Then came the bureaucracy. While the county is using the land for public works, it actually belongs to the state of Virginia and is being worked under the aegis of an easement held by the Virginia Department of Transportation (VDOT). Therefore before a formal excavation of the cedar road could be done, the CRMPB needed a permit from the Virginia Department of Historic Resources. Usually that sort of thing can drag on for weeks, but everyone pulled together. Within 48 hours, the CRMPB had drawn up a work plan and submitted the permit application, the VDOT had agreed to the plan and signed the permit.

Armed with the permit, the CRMPB team used a total station, one of those surveyor’s tools that looks like a big yellow plastic camera on a tripod, to record the cedar log road in 3D. They also got a favor from the Fairfax County Geographic Information System (GIS) department which has been using high definition LiDAR data to create a detailed topographic map of the county. The CRMPB asked them to process the data from the area around the road find and it returned evidence of a Civil War circular fort that once protected the roadway.

CRMPB archaeologists recorded every log and its exact location, numbered them and then attached two tags with the assigned number to each end of the log. Then they cut through them. I know it sounds horrible and it is, but the UDCD had a drainage pipe to install, and the decision was made that it was better for historical accuracy and preservation to cut the logs but leave them in situ rather than pull them out. Once the pipe was in place, the trench was backfilled up to the cedar log road. The cut ends of the logs were put back in their original places and then the trench was backfilled again, this time up to the modern ground level.

While the road is now reburied and will likely remain so in perpetuity, thanks to the documentation and GIS data, the CRMPB hopes to digitally reconstruct the area as it was during the Civil War.

Jim Lewis, a member of the executive committee of the Bull Run Civil War Round Table, said a corduroy road from the Occoquan River to the Fairfax courthouse was a major pathway in the war.

The logs that the county workers found are almost certainly part of the first section of that road, from the courthouse to Fairfax Station, which was built in 1862, Lewis said. “Almost certainly” because Lewis pointed out that a specific dating process hasn’t been used to verify that the wood is from the Civil War and not from a later incarnation of Ox Road.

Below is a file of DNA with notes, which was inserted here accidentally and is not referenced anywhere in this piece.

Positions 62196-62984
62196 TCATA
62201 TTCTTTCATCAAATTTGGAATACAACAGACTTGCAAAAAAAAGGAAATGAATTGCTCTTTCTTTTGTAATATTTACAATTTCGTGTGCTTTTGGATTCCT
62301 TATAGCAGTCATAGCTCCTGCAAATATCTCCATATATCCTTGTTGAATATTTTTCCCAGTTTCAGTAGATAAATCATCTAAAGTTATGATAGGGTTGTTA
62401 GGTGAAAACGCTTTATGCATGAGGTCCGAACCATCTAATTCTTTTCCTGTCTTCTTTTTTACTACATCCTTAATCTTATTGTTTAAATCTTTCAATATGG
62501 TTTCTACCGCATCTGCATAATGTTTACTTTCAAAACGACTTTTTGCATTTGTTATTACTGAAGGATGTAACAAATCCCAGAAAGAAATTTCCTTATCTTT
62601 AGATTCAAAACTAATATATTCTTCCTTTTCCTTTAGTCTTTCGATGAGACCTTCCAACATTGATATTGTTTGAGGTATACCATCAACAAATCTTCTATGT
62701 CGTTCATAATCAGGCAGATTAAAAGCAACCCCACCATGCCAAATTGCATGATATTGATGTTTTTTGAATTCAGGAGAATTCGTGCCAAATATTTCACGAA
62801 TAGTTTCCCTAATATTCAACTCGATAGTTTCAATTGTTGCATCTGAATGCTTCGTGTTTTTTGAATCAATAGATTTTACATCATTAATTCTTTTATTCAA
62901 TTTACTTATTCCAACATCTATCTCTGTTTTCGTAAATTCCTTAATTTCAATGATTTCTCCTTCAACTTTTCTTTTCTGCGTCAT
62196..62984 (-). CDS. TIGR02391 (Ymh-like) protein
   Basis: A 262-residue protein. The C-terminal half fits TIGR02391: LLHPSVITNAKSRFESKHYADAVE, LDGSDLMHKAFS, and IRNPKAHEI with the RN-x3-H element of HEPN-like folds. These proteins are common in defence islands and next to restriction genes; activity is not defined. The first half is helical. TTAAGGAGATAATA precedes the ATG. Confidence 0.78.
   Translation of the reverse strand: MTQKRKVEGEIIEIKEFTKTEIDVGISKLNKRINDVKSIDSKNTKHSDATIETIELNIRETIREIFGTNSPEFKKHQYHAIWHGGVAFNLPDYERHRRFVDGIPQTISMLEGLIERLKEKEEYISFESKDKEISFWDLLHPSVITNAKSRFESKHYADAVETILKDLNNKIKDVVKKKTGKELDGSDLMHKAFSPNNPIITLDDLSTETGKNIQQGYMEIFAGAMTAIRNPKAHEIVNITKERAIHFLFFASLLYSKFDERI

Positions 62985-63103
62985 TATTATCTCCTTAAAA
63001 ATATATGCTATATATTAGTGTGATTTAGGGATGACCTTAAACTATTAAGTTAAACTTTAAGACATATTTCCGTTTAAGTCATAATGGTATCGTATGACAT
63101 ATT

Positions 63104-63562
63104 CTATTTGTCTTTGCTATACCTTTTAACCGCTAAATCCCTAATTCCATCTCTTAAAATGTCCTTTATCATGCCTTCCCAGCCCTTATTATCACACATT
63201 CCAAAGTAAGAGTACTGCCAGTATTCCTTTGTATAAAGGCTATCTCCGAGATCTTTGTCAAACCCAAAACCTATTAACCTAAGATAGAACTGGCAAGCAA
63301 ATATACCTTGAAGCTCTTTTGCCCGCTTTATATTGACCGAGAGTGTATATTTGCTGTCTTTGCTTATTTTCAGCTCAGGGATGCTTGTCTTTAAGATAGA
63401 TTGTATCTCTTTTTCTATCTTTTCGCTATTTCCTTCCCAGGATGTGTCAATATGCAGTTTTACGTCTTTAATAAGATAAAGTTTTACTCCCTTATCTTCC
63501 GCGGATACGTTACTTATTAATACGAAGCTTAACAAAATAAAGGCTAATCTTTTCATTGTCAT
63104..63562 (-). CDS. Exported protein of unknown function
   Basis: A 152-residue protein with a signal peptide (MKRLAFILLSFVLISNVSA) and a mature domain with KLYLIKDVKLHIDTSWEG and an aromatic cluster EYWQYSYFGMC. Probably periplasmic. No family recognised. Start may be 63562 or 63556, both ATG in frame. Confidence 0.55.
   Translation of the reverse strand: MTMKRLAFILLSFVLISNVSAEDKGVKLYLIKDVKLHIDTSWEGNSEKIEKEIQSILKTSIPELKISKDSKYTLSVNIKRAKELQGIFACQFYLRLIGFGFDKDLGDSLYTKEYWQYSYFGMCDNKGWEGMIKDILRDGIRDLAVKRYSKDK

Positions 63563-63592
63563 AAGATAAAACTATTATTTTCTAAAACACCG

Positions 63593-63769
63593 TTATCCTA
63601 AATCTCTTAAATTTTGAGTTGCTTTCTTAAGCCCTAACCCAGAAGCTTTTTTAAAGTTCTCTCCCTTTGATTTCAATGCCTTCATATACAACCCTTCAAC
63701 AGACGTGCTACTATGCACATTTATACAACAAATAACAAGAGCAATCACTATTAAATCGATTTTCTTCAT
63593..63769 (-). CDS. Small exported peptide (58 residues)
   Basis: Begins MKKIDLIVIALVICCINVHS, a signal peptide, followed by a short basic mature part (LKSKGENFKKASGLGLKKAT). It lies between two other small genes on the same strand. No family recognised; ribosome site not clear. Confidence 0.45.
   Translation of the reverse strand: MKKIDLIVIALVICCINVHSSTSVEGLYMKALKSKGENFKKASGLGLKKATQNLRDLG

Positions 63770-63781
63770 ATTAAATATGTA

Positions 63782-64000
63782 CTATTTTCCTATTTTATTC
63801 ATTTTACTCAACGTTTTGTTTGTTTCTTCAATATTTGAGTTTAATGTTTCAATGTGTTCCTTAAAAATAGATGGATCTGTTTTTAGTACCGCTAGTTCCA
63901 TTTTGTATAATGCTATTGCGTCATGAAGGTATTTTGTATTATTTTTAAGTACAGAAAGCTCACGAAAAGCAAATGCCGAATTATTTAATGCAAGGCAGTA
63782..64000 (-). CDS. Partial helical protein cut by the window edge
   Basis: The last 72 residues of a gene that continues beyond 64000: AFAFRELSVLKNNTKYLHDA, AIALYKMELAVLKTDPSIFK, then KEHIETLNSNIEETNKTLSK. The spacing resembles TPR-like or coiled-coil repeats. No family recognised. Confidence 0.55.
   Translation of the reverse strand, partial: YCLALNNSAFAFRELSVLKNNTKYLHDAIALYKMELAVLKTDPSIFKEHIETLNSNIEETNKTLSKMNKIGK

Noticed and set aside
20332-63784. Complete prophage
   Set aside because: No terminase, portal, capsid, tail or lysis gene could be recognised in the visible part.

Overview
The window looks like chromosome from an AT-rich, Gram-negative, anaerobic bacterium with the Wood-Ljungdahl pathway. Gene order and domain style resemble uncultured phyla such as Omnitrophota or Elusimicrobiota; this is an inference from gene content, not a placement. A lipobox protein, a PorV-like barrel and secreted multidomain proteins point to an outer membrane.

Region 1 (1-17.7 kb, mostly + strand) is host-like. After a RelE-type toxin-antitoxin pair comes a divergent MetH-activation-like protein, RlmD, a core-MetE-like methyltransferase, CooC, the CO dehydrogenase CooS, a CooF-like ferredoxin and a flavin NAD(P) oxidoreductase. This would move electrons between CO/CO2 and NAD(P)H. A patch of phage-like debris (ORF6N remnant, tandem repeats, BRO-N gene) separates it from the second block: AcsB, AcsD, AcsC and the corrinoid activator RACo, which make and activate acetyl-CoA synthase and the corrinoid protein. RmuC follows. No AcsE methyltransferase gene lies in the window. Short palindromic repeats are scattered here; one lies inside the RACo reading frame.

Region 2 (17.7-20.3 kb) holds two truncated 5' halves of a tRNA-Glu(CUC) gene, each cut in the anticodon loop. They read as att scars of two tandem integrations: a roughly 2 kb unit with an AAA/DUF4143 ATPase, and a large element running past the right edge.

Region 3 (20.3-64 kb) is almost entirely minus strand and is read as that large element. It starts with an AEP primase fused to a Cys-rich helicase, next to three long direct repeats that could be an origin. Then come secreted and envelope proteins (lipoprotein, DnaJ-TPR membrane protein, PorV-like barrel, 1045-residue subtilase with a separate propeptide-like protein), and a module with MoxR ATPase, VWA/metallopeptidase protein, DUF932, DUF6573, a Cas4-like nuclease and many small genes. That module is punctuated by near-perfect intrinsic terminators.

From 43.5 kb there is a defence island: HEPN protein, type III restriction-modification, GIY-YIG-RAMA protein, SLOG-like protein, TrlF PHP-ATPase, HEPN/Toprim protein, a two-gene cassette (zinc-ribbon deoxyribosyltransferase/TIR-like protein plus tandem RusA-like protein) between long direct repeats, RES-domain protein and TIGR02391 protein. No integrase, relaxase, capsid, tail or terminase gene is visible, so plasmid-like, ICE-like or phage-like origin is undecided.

If the corduroy road does date to the Civil War, the historian said, it would have been traveled by Union Gen. Joseph Hooker, Confederate Gen. J.E.B. Stuart and other famous generals.

The road would have been a link to get supplies from the railroad at Fairfax Station to the Fairfax courthouse, a significant Union supply depot, he said.

Most other corduroy roads have long rotted away, Lewis said, which makes the Fairfax discovery substantial.

“To find a corduroy road intact is spectacular,” he said.

Iron Age settlement unearthed in Norway

December 29th, 2015

A unique opportunity to excavate an undeveloped field on Norway’s Ørland peninsula has revealed the remains of a large and wealthy Iron Age settlement. The site is adjacent to Norway’s Main Air Station which is expanding to make room for 52 new F-35 fighter jets the government recently purchased. By Norwegian law, the property must be surveyed by archaeologists before construction begins, and because this site is so extensive (91,000 meters squared or more than 22 acres), the survey is a major project with more than 20 staff working for 40 weeks at a cost of 41 million Norwegian Krone ($4,700,000), not counting the additional costs for room and board and large excavators.

The excavators are necessary to strip a very thin layer of topsoil which has been churned up by farming. The land has been farmed for centuries, going at least as far back 1,500 years ago when it was right on the bay. Now it’s a mile inland. Its former position on the coast made it an important location for Iron Age Norwegians.

“This was a very strategic place,” says Ingrid Ystgaard, project manager at the Department of Archaeology and Cultural History at NTNU University Museum. “It was a sheltered area along the Norwegian coastal route from southern Norway to the northern coasts. And it was at the mouth of Trondheim Fjord, which was a vital link to Sweden and the inner regions of mid-Norway.”

Excavations have already confirmed that the people who lived there were prosperous, as testified to by the quality of their garbage. Archaeologists were delighted to find middens — ancient garbage pits — on the site, because they rarely survive so long in the acidic soil of Norway. Thanks to its coastal history, the site’s soil is composed of alkaline ground-up seashells which has allowed delicate organic remains like animal and fish bones to survive to this day.

“Nothing like this has been examined anywhere in Norway before,” Ystgaard said.

There are enough bones to figure out what kinds of animals they came from, and how the actual animal varieties relate to today’s wild and domesticated animals, she said. The archaeologists have also found fish remains, from both salmon and cod, and the bones from seabirds, too.